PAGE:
Color constitutes an important economic trait in vegetables and fruits, and can be mainly attributed to high anthocyanin accumulation. Anthocyanins are the primary pigments in plants and play an important role in the color development, generating a wide range of colors from pink to blue-purple. Anthocyanins have been verified to play a positive role in health, resulting in colorful foods gaining increasing global popularity (Espley et al., 2007; Chiu et al., 2010). The anthocyanin biosynthesis pathway is clear in plants, and three early biosynthesis genes (EBGs), including chalcone synthase (CHS), chalcone isomerase (CHI), and flavonoid 3-hydroxylase (F3H), and four late biosynthesis genes (LBGs) flavonoid 3′-hydroxylase (F3′H), dihydroflavonol reductase (DFR), anthocyanidin synthase (ANS) and 3-glucosyl transferase (3GT) have been identified in the colored tissues of many plants. The enzymes encoded by these genes, in turn, catalyze the substrate to synthesize anthocyanins (Winkel-Shirley, 2001). Anthocyanins are transferred to the vacuoles by glutathione S-transferase and MATE-type proteins (Gomez et al., 2009; Sun, Li & Huang, 2012), where they can function as bioactive molecules and display color. Anthocyanin pathways are mainly regulated by genes from the MYB, bHLH, and WD40 families, and these proteins form a complex by binding to the promoters of structural genes and regulating their transcription (Zhang et al., 2003; Gonzalez et al., 2008; Xu, Dubos & Lepiniec, 2015). The MYB–bHLH–WD40 complex plays a central role in regulating anthocyanins, and many abiotic stresses regulate anthocyanins mainly by activating or inactivating the activity of this complex (Das et al., 2012; Zoratti et al., 2014).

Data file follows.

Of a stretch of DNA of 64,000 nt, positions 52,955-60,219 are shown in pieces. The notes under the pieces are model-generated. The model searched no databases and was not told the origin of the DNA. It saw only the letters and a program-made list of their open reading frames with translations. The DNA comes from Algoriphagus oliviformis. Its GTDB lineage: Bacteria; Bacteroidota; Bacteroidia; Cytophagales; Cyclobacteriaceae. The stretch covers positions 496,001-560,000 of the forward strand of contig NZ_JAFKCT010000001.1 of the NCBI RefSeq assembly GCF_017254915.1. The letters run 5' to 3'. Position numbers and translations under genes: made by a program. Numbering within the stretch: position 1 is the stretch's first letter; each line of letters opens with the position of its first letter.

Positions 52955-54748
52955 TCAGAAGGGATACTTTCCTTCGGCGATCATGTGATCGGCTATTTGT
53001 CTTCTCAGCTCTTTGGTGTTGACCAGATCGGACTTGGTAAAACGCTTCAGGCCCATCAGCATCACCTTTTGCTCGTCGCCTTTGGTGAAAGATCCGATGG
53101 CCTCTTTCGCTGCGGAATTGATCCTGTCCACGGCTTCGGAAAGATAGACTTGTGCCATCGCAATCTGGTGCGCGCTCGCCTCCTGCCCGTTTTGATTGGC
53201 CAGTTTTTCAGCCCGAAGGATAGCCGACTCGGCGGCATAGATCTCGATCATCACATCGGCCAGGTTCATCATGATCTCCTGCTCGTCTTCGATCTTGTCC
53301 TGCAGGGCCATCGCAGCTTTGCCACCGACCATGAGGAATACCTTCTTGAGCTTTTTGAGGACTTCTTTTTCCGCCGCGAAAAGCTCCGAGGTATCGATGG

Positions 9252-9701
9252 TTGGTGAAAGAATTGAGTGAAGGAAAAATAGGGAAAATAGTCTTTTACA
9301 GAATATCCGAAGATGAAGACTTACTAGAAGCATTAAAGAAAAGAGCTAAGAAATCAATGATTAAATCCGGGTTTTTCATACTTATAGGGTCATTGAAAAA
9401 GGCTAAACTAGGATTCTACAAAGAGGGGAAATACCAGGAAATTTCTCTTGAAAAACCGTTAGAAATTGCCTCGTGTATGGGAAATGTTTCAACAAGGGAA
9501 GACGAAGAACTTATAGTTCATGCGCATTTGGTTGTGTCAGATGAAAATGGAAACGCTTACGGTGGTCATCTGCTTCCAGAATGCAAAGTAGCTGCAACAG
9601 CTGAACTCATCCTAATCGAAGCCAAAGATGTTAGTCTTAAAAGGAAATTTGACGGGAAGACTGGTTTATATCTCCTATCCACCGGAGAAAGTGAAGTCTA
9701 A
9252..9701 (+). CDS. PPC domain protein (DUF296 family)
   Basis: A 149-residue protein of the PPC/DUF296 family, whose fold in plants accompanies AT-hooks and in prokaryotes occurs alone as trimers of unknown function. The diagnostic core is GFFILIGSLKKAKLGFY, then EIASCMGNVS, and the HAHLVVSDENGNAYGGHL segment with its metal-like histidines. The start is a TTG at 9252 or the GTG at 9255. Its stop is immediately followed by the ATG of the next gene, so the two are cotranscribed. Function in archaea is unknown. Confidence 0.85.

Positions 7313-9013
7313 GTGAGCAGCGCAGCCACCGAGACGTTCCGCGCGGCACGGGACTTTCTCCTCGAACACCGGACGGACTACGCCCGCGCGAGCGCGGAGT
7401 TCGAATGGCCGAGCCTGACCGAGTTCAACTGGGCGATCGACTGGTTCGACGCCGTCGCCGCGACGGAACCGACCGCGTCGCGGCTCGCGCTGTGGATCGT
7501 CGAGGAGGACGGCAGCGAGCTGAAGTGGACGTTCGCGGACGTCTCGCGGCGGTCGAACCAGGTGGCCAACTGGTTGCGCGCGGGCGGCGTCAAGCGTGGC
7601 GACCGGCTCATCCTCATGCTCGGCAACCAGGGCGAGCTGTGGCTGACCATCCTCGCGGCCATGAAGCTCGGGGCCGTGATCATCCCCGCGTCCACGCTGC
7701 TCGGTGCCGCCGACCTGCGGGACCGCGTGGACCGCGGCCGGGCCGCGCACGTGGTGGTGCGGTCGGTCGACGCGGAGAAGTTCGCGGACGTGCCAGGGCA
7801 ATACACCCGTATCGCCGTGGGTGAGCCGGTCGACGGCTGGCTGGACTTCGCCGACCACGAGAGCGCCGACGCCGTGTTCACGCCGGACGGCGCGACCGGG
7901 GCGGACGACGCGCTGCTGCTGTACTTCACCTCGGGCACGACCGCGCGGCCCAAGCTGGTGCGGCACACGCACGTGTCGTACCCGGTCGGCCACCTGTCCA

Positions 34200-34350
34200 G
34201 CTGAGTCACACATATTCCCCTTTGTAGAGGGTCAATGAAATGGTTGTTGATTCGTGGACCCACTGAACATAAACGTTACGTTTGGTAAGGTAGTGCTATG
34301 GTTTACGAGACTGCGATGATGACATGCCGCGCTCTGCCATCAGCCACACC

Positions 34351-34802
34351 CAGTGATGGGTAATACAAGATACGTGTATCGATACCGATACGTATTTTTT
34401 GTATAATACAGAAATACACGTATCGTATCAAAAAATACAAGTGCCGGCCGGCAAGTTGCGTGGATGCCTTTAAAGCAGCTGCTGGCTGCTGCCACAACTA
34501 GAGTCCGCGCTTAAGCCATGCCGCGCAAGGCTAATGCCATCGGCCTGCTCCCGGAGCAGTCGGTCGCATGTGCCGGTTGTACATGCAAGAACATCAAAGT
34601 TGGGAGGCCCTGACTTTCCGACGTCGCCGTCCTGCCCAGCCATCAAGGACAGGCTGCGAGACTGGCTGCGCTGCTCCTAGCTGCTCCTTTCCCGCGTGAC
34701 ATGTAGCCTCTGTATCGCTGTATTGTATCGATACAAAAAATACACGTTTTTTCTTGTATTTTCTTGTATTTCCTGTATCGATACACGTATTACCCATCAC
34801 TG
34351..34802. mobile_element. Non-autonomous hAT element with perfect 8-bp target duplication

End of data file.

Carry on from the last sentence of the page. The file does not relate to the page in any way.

Light is an important factor that influences anthocyanin accumulation in plants, and many experiments have demonstrated that the transcription levels of anthocyanin regulatory and structural genes decrease under light exclusion, which affects the anthocyanin content later on (Zoratti et al., 2014). As observed in apple (Takos et al., 2006; Feng et al., 2013), Chinese bayberry (Niu et al., 2010), and pear (Feng et al., 2010), the bagged fruit display no color, but upon exposure to sunlight, expression of the anthocyanin-related genes are up-regulated, leading to a red pericarp. R2R3 MYBs are important positive regulators that directly influence the expression of the anthocyanin biosynthesis genes. Some R2R3 MYBs have been found to respond to light, such as MdMYB1 in apple (Takos et al., 2006), LrMYB15 in Lilium regale (Yamagishi, 2016), MrMYB1 in Chinese bayberry (Niu et al., 2010), LcMYB1 in litchi (Lai et al., 2014), and VvMYBA1 and VvMYBA2 in grapevine (Azuma et al., 2012). Under changing light conditions, the expression level of these R2R3 MYB transcription factors (TFs) is adjusted to regulate the anthocyanin biosynthesis genes. ELONGATED HYPOCOTYL5 (HY5), a component of light-signaling pathways, has also been linked to the activation of the R2R3 MYBs and key anthocyanin biosynthesis genes in response to light in Arabidopsis and apple (Peng et al., 2013; Shin et al., 2013). Recent research revealed that light signals regulate anthocyanins via CONSTITUTIVE PHOTOMORPHOGENIC1 (COP1), which is a negative regulator and mediate degradation of anthocyanin positive regulators, like PAP1 and PAP2 in Arabiodpsis, MdMYB1 in apples (Li et al., 2012; Maier et al., 2013). Most light signal transduction experiments are analyzed by excluding light. However, Maier & Hoecker (2015) reported that the COP1/SUPPRESSOR OF PHYA (SPA) complex may not be fully inactivated under low light intensity, suggesting the existence of some other light intensity induced mechanism in anthocyanin accumulation.